23 Matching Annotations
  1. Jun 2021
    1. How To Make the World a Better Place by 2030

      I realize that this TED Talk was given in 2015, a bit of time ago, but I like using it since it serves as a nice intro to the UN's SDGs.

      If you want to view a short update on these goals, check out a more recent TED Talk from Green here: https://www.ted.com/talks/michael_green_the_global_goals_we_ve_made_progress_on_and_the_ones_we_haven_t?language=en

    1. When We Talk about Grades, We Are Talking about People

      Would love to annotate this text with others interested in #ungrading, perhaps for a social #annotation session for the upcoming #Ungrading Edcamp in the fall!

    1. Grades are Dehumanizing; Ungrading is No Simple Solution

      Would love to annotate this text with others interested in #ungrading, perhaps for a social #annotation session for the upcoming #Ungrading Edcamp in the fall!

    1. ranking systems

      "The Case for Abolishing Class Rank" (Alfie Kohn) -- https://www.alfiekohn.org/blogs/class-rank/

    2. organizes the way a teacher makes sense of students’ learning in classrooms.

      And creates an air of efficiency around doing so -- like the neat, organized, standardized grade book in the LMS.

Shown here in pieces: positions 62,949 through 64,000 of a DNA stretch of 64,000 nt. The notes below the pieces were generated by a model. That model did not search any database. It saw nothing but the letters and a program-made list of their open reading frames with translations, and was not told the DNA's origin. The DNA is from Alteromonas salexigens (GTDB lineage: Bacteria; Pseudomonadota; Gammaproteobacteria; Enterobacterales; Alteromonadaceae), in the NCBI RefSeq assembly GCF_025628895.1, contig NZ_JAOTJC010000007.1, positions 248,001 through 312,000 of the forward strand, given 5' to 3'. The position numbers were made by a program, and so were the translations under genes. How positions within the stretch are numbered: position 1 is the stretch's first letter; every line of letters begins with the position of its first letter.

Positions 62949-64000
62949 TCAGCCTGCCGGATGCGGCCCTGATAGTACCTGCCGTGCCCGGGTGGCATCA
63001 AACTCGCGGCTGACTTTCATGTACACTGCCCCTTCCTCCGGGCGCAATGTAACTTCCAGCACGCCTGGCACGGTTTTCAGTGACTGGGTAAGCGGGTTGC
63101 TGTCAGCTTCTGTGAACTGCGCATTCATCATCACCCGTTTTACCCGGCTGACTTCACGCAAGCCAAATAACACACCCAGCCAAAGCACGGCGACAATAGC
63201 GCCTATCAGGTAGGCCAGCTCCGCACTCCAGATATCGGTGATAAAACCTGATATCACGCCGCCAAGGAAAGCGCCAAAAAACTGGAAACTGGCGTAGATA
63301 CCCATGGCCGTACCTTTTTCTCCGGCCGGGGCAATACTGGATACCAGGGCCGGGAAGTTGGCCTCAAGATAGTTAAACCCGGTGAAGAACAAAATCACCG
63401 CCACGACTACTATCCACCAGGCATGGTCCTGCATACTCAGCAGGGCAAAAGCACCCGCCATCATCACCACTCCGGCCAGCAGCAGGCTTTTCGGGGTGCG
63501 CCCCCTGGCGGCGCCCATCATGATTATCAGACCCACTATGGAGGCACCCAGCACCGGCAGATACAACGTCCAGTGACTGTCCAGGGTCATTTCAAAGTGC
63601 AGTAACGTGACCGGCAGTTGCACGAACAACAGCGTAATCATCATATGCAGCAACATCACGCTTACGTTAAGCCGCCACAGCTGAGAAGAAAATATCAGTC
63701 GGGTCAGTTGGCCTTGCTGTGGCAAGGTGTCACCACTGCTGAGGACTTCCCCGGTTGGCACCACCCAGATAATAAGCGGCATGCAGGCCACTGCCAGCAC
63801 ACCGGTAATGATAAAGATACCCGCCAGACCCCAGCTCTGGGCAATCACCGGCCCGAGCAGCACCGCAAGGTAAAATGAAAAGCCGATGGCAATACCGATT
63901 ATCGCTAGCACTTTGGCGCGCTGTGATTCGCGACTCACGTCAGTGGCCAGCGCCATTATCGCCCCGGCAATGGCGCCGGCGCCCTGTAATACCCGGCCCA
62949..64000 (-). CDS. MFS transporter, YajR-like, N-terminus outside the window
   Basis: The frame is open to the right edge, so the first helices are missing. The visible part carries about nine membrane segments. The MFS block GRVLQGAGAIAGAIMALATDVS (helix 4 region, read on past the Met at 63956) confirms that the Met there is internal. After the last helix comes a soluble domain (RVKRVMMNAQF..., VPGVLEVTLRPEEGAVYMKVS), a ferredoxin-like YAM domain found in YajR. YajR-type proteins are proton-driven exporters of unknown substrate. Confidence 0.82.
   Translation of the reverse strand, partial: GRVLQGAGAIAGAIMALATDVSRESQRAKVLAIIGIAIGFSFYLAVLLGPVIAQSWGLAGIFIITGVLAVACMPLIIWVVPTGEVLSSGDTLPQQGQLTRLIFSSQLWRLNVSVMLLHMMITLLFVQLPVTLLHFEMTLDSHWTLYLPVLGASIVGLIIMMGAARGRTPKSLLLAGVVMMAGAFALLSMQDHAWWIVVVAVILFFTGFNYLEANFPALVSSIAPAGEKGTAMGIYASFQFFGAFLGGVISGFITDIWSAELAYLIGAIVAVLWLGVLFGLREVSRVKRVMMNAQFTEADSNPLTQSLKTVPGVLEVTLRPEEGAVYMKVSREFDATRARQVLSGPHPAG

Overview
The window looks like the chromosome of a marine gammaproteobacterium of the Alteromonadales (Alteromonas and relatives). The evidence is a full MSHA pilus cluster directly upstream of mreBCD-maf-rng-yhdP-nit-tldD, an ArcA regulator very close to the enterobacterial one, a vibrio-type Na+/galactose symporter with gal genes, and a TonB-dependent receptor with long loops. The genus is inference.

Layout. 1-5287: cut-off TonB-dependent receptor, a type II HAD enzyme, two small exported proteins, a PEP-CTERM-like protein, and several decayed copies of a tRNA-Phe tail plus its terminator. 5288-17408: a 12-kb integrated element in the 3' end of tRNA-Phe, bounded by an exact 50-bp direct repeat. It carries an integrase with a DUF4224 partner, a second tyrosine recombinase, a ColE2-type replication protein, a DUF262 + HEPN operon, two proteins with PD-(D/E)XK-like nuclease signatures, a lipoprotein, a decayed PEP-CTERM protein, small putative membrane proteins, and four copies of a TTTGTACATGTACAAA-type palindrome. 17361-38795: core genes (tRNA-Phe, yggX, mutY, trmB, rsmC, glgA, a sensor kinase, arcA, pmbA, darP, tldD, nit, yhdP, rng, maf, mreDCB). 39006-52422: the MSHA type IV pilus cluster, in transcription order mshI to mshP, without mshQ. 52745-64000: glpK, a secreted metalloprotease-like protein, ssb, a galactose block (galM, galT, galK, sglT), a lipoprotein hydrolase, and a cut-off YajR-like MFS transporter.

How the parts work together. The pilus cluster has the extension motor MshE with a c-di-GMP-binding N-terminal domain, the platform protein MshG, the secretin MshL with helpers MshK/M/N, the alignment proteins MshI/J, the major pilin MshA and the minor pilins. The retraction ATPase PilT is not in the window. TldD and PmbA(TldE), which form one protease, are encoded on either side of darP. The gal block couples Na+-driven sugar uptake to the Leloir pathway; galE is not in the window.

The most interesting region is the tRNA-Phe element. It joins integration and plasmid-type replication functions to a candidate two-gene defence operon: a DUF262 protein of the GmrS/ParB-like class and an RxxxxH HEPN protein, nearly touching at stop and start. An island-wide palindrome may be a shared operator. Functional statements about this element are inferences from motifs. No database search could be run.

3. If we really believe that in schools and society the best way to understand and teach people is to honor and value their cultural, social, intellectual, and linguistic diversity, then why are we using grading systems that do the opposite?

      Great question for designing our courses and for developing a pedagogy of care!!

    4. On top of this, the standards that all teachers use as well as the habits of language those teachers operate from to make judgements are closely associated historically with elite White racial groups of people. Those groups made our standards in writing classrooms.

      Perhaps a reason to interrogate the premise of Standards-based Grading or Mastery-based Grading.

      From what perspective do these standards emerge? Are students invited to determine the basis of mastery by which they will be graded? What do these standards (or levels of mastery) say about what's valuable to learn? Do these standards merely continue the oppression that the students are already under?

    5. Assumptions of Mediocrity

    1. meant for students

      Perhaps a wonderful activity would be to ask students to annotate Asao's blog posting, to explore the role grades have assumed in their academic experiences.

  2. Feb 2021
    1. Encourage compliments and be nice to others

      This is an excellent reminder about positive reinforcement!